Now more than ever, businesses are finding that they need to obtain sales tax ID numbers in the states in which they are doing business. But how, exactly, do businesses go about getting a sales tax ID? Since the Supreme Court of the United States held in South Dakota vs. Wayfair that states could require businesses to collect and remit tax when certain economic nexus thresholds are met, sales tax law has changed dramatically across the country. Taxpayers are eager to comply to avoid future audits and assessments, but many small business owners may not have obtained a sales tax ID since they first opened their business decades ago. Not only may owners not remember the process of obtaining a sales tax ID in their home state, but they may also be clueless on how to get sales tax IDs in other states. Below is a step by step guide to assist taxpayers in obtaining the sales tax IDs they need in a post-Wayfair world.
Identify What to Register For
You may already know that you require a sales tax ID with a state. But what kind of sales tax ID do you need to apply for? Also, what other taxes may you be required to pay in addition to sales and use tax? Taxpayers may not realize until after they’ve gone too far down the registration process that they are on the hook for much more than sales tax as a result of their application for a sales tax ID.
To start, business owners should be aware that there are different kinds of sales tax registrations depending on what state you are dealing with. The above-mentioned Wayfair case concerns primarily remote sellers. Such sellers typically operate within one, or a few states, but make sales across the country. Generally, such sales are facilitated by the internet, or third-party marketplaces such as Amazon or Ebay. Under new, economic nexus laws, such retailers are required to collect and remit in the states in which they do business if such sales surpass state-defined economic thresholds.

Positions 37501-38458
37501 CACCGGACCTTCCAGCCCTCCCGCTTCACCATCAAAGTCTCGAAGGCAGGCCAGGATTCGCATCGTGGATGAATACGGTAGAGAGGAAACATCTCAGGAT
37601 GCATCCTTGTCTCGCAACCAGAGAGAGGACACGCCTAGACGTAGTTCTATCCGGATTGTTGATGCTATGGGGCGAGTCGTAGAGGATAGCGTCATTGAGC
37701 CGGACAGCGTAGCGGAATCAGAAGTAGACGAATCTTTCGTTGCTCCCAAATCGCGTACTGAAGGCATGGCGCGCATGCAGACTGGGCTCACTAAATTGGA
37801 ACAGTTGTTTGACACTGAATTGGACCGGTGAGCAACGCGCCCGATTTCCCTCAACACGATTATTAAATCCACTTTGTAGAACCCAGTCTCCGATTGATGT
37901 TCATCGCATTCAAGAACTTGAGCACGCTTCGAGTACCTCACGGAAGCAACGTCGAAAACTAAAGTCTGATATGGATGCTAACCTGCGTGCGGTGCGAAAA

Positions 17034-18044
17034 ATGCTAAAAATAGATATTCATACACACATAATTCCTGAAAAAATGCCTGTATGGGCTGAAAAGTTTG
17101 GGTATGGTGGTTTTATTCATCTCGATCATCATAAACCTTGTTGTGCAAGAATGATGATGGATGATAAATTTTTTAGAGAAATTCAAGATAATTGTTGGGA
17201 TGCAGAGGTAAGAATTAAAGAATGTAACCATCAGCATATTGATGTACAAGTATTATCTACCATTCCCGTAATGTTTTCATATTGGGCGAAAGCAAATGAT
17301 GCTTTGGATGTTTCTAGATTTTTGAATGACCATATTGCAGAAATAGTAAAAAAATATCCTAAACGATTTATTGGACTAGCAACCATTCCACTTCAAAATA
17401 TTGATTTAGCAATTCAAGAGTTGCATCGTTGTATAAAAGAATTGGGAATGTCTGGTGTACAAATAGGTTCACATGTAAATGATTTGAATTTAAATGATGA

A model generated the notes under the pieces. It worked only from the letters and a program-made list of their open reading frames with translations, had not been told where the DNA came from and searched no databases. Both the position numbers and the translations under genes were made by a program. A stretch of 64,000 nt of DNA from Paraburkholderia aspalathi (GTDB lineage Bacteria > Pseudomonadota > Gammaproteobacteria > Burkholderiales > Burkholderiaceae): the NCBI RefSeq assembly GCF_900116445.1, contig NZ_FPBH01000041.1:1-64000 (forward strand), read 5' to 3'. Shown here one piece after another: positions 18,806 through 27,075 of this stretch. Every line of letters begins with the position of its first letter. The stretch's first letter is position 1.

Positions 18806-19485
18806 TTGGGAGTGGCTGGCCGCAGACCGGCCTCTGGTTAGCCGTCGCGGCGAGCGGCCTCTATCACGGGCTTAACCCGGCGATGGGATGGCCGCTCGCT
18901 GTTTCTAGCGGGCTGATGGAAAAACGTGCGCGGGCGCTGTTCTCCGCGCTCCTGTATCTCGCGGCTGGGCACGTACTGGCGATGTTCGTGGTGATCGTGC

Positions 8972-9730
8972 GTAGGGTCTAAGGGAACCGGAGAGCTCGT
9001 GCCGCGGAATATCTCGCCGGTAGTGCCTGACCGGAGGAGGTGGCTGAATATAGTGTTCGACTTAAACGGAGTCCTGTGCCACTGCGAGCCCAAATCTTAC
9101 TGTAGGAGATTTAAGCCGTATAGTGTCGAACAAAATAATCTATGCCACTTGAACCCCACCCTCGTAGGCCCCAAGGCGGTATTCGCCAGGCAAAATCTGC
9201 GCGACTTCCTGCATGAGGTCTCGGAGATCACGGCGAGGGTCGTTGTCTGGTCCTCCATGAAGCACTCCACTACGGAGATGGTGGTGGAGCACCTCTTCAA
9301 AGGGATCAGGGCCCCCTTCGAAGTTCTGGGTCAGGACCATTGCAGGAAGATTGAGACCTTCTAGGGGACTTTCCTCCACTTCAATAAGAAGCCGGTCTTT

What Kind Of Sales Tax ID Do You Need?
To facilitate the process, some states have created special Remote Seller Use Tax registrations. While they may go by different names, the concept is the same: the remote seller is responsible for collecting their customers’ use tax and remitting it to the state. While sales tax and use tax are complimentary taxes, it is still a different registration such taxpayers will have to apply for. At the end of the registration, taxpayers may not receive a sales tax ID but rather a use tax collection identification number or some other sort of designation with the state.